The challenge of foundational issues!
We owe a debt of gratitude to the various Christian advocacy groups who have bravely battled in court for years against the fruits of Secular Humanism in our Western nations. However, it is biblical creationist organisations like Creation Ministries International which are dedicated to teaching Christians how to target the foundations of Secular Humanism. In the life of the Church today, both types of work are required to deal with the fruit, roots, and foundations—both kinds of ministries are needed. But simply trying to deal with symptoms, without tackling the underlying sickness in the Church, is futile. We are called to demolish arguments with spiritual weapons; that is through the preaching of the Word of God (2 Corinthians 10:4–5; Ephesians 6:12), and give a defence (apologia) of the hope of the gospel (1 Peter 3:15–16). That means we must work hard to challenge the unhealthy fruit of Secular Humanism, and expose the bad roots to the light of Christ. Christians are called to be salt and light in the world (Matthew 5:13–16), and this is why we challenge the decay in society that arises through the influence of Secular Humanism.
The foundations in the Church need to be restored through renewing the faith, and a commitment to uphold the integrity of God’s Word as true from the very first verse. It was of course the serpent in the first instance who questioned the word of God: “Did God actually say … ?” (Genesis 3:1). But throughout Scripture we see the Word of God has power to transform lives and society.
“For the word of God is living and active, sharper than any two-edged sword, piercing to the division of soul and of spirit, of joints and of marrow, and discerning the thoughts and intentions of the heart” (Hebrews 4:12).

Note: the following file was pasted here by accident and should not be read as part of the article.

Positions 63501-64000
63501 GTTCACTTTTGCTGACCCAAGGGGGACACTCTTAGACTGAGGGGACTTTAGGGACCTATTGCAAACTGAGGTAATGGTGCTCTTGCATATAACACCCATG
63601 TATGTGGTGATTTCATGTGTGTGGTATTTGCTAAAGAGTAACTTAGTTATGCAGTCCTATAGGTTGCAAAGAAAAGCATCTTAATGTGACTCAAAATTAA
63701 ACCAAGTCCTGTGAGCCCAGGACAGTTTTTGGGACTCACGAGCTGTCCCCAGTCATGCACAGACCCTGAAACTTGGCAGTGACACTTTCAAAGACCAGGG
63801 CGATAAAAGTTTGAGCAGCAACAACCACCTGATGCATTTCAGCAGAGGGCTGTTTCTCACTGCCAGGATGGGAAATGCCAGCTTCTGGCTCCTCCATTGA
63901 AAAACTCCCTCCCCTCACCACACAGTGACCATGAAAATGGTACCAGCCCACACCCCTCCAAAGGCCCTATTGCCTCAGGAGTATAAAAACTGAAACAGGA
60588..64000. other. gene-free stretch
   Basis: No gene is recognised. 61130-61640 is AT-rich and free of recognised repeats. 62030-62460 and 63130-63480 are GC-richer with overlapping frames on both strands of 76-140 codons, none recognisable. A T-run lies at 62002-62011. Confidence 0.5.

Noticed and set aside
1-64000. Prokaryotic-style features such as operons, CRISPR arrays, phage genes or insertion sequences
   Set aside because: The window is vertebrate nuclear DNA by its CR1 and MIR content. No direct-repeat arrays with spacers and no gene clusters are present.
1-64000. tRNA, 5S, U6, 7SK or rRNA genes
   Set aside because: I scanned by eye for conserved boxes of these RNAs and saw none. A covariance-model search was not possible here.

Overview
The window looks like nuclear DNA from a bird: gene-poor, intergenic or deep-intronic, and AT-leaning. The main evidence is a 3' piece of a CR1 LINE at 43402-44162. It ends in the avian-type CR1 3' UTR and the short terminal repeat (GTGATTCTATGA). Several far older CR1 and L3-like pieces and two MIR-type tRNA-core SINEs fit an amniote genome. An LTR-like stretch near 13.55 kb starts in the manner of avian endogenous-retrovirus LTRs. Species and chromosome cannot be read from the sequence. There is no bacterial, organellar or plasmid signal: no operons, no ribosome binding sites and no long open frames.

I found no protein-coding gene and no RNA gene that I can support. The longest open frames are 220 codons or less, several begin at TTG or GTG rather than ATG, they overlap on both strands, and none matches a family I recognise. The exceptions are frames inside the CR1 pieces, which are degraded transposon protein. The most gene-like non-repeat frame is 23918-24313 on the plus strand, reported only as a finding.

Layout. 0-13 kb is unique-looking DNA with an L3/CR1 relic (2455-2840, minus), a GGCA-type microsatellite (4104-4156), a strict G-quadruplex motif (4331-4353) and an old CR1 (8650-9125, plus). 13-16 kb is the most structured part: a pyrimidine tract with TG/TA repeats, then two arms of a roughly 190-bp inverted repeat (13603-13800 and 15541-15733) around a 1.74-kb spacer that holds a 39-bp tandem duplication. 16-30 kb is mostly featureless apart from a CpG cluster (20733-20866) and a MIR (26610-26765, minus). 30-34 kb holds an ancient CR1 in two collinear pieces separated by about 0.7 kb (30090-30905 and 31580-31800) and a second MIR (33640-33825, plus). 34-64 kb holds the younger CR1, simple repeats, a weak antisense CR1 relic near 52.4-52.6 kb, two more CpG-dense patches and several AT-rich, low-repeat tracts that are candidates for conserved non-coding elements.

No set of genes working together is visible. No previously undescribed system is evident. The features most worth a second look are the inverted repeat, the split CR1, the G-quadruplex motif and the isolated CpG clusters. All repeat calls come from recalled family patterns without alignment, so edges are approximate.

The first chapters of Genesis give us important foundational doctrines that lead us to understand and value humanity—created male and female in the image of God (Genesis 1:27). People are therefore of great intrinsic worth and dignity—but fallen through sin because of the first couple’s transgression (Genesis 3). These doctrines only make sense when understood as real historic events, because they speak to us about real people: our first human parents. The good news of the gospel is that in love Christ came to redeem mankind from sin and the harmful effects of the Fall (John 3:16), and offers a new life indwelt by the Holy Spirit.
The message of the gospel can be aided through the writings and resources CMI produces, put into the hands of Christians including parents, and educators who can benefit from them and use them in their witness to others. Neither issue can be ignored, roots and fruits; both need to be attended to if we are to see a healthy church and society restored in our nations (2 Chronicles 7:14).
References and notes
- A briefing by The Christian Institute charting the historical development of secular humanism is available as a pdf online at: christian.org.uk/resource/secular-humanism, April 2021. Return to text.
- Johnson, P. The Renaissance, New York, The Modern Library, pp. 32–34, 37, 2000. Return to text.